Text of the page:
Author Contributions

Conceptualization, P.H. and D.C.-Z.; Methodology, D.C.-Z.; Software, D.C.-Z.; Validation, P.F.L., P.H. and D.C.-Z.; Investigation, V.D., I.R. and H.W.; Data Curation, V.D., I.R. and H.W.; Writing—Original Draft Preparation, P.H.; Supervision, P.-F.L.


This research received no external funding.

Conflicts of Interest

The authors declare no conflict of interest.


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Figure 1. Receiver operating characteristic (ROC) curve for the prediction of bad outcome. Lactate, AUROC 0.86 (95CI: 0.77–0.94) (p < 0.001); creatinine, AUROC 0.84 (95CI: 0.74–0.93) (p < 0.001); lactate + creatinine, AUROC 0.92 (95CI: 0.87–0.97) (p < 0.001). AUROC: Area under the receiver operating characteristic (ROC) curve.
Figure 1. Receiver operating characteristic (ROC) curve for the prediction of bad outcome. Lactate, AUROC 0.86 (95CI: 0.77–0.94) (p < 0.001); creatinine, AUROC 0.84 (95CI: 0.74–0.93) (p < 0.001); lactate + creatinine, AUROC 0.92 (95CI: 0.87–0.97) (p < 0.001). AUROC: Area under the receiver operating characteristic (ROC) curve.
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Table 1. Main results in the subgroups with single or multiple ingestion. Legend: ICU, intensive care unit; CRRT, continuous renal replacement therapy; APAP × AT, paracetamol–aminotransferase product; AUC, area under the curve; NAC, N-acetylcysteine; AST, aspartate transaminase; ALT, alanine transaminase.
Table 1. Main results in the subgroups with single or multiple ingestion. Legend: ICU, intensive care unit; CRRT, continuous renal replacement therapy; APAP × AT, paracetamol–aminotransferase product; AUC, area under the curve; NAC, N-acetylcysteine; AST, aspartate transaminase; ALT, alanine transaminase.
VariablesMeasureSingle Ingestion (n = 55)Multiple Ingestion (n = 35)p-Value
Age (years) mean, SD33 ± 1445 ± 120.001
Gender (M/F)n (%)20 M, 35 F17 M, 18 F0.25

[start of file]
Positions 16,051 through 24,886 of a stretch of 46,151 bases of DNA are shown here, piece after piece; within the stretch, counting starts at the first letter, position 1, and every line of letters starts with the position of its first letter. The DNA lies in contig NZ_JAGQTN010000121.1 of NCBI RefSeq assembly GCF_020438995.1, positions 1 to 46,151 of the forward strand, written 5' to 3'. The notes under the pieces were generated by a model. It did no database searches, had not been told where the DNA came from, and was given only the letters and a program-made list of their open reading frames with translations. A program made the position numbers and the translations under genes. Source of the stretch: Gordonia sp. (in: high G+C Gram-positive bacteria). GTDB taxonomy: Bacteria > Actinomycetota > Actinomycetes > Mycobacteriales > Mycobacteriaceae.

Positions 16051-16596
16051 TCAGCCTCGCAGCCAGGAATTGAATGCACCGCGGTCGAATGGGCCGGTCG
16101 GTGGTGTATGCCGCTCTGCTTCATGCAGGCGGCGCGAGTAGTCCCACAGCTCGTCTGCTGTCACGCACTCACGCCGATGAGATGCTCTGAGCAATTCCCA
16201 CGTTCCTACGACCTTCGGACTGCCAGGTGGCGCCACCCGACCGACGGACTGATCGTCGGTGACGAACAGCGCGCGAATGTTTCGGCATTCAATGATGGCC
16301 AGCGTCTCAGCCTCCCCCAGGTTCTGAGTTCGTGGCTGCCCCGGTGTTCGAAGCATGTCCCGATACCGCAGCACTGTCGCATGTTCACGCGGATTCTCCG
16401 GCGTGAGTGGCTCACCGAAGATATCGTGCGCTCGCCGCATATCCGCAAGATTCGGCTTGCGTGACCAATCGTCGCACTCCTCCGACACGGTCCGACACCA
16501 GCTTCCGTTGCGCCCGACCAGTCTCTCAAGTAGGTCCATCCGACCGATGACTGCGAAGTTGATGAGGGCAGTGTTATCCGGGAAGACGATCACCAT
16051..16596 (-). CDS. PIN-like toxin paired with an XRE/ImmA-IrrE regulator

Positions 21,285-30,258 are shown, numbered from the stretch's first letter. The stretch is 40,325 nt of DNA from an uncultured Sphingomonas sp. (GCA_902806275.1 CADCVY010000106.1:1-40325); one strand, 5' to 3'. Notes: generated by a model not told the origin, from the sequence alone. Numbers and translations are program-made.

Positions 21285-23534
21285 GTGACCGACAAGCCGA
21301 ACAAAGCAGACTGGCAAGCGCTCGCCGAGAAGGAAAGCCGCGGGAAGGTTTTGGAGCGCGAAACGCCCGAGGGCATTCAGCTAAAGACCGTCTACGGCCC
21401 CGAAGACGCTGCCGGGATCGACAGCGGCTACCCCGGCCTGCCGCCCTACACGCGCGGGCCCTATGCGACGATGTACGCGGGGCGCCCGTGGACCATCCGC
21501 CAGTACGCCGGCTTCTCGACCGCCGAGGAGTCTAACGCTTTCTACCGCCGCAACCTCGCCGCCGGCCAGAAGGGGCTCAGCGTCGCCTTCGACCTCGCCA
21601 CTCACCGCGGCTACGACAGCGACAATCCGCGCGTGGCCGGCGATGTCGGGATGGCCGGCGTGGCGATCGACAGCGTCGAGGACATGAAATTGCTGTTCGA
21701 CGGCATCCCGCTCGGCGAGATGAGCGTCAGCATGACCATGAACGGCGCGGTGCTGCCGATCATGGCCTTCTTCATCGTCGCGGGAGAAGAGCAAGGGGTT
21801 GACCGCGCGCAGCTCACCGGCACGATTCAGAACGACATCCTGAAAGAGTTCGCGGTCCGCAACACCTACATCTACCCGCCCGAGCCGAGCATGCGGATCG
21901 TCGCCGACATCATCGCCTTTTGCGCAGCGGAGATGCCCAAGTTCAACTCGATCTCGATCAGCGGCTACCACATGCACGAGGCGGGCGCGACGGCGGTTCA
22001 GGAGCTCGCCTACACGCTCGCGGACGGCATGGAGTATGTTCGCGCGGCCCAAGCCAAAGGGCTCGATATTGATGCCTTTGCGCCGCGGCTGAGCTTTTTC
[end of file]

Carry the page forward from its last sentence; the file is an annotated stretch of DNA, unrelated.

ICU length of stay (days)mean, SD5.1 ± 16.9 ± 1.20.23
Mortalityn (%)2 (3.6%)7 (20%)0.01
Predisposing factors
Steatosis (Y/N)n (%)17 (31%)20 (57%)0.016
Ethanol abuse (Y/N)n (%)23 (42%)26 (74%)0.04
Obesity (Y/N)n (%)4 (7%)2 (6%)0.73
Timing to NAC (h)n (%)12 h: 21 (38%)11 (31%)0.89
(missing = 6) 12–24 h: 19 (35%)13 (37%)
24–48 h: 4 (7%)4 (11%)
>48 h: 7 (13%)5 (14%)
CRRT (Y/N)n (%)12 (22%)13 (37%)0.12
Vasopressors (Y/N)n (%)8 (15%)11 (31%)0.06
Mechanical ventilation (Y/N)n (%)13 (24%)14 (40%)0.26
Infection (Y/N)n (%)11 (20%)12 (34%)0.14
Indications for transplantation
Encephalopathy n (%)31 (56%) grade 014 (40%)0.34
Grade (West-Haven) 14 (25%) grade 110 (28%)
1 (1.8%) grade 23 (9%)
3 (5.4%) grade 34(11%)
5 (9%) grade 44 (11%)
Criteria for transplantation (Y/N)n (%)13 (24%)9 (26%)0.82
Transplantation (Y/N)n (%)5 (9%)2 (6%)0.7
Biological markers
Peak AST (IU/L)median (P25–P75)9409 (5369–13,183)10,176 (6644–15,285)0.26
Peak ALT (IU/L)median (P25–P75)6250 (3110–9225)7269 (5391–10,905)0.14
Arterial pHmedian (P25–P75)7.38 (7.34–7.41)7.35 (7.25–7.40)0.006
Bilirubin max (mg/dL)median (P25–P75)9.7 (4.8–14)12.4 (4.9–16)0.047
Creatinine max (mg/dL)median (P25–P75)0.8 (0.6–1.5)2.18 (0.8–4.4)0.007
Lactate max (mmol/L)median (P25–P75)2.7 (1.8–6.5)3.3 (1.6–8.3)0.032
Factor min V (%)median (P25–P75)13 (4–26)18 (9–48)0.36
Ammonia (µg/dL)median (P25–P75)182 (126–302)186 (138–354)0.61
AST/ALT ratio >2n (%)4 (7)9 (26)0.017
t½ AST (h)median (P25–P75)39.6 (34.8–45.6)38.4 (32.4–46.8)0.58
t½ ALT (h)median (P25–P75)15.6 (14.4–20.4)18 (14.4–25.2)0.23
ny × AT (mg/L × IU/L)median (P25–P75)42,476 (23,746–93,680)112,083 (34,926–270,910)0.4
Time to peak ALT (h)median (P25–P75)60 (48–78)42 (24–51)0.006
AUC AST (IU·h·L–1)median (P25–P75)358,404 (230,076–527,568)379,842 (230,521–726,090)0.73
AUC ALT (IU·h·L–1)median (P25–P75)458,160 (287,336–583,344)267,012 (115,720–470,274)0.04
Table 2. Relationship between the delay of NAC therapy and biological variables and complications. Legend: APAP × AT, paracetamol–aminotransferase product; CRRT, continuous renal replacement therapy.
Table 2. Relationship between the delay of NAC therapy and biological variables and complications. Legend: APAP × AT, paracetamol–aminotransferase product; CRRT, continuous renal replacement therapy.
Variables (Median)Time to NAC 12 hTime to NAC 12–24 hTime to NAC 24–48 hTime to NAC >48 hp-Value
(n = 32)(n = 32)(n = 8)(n = 12)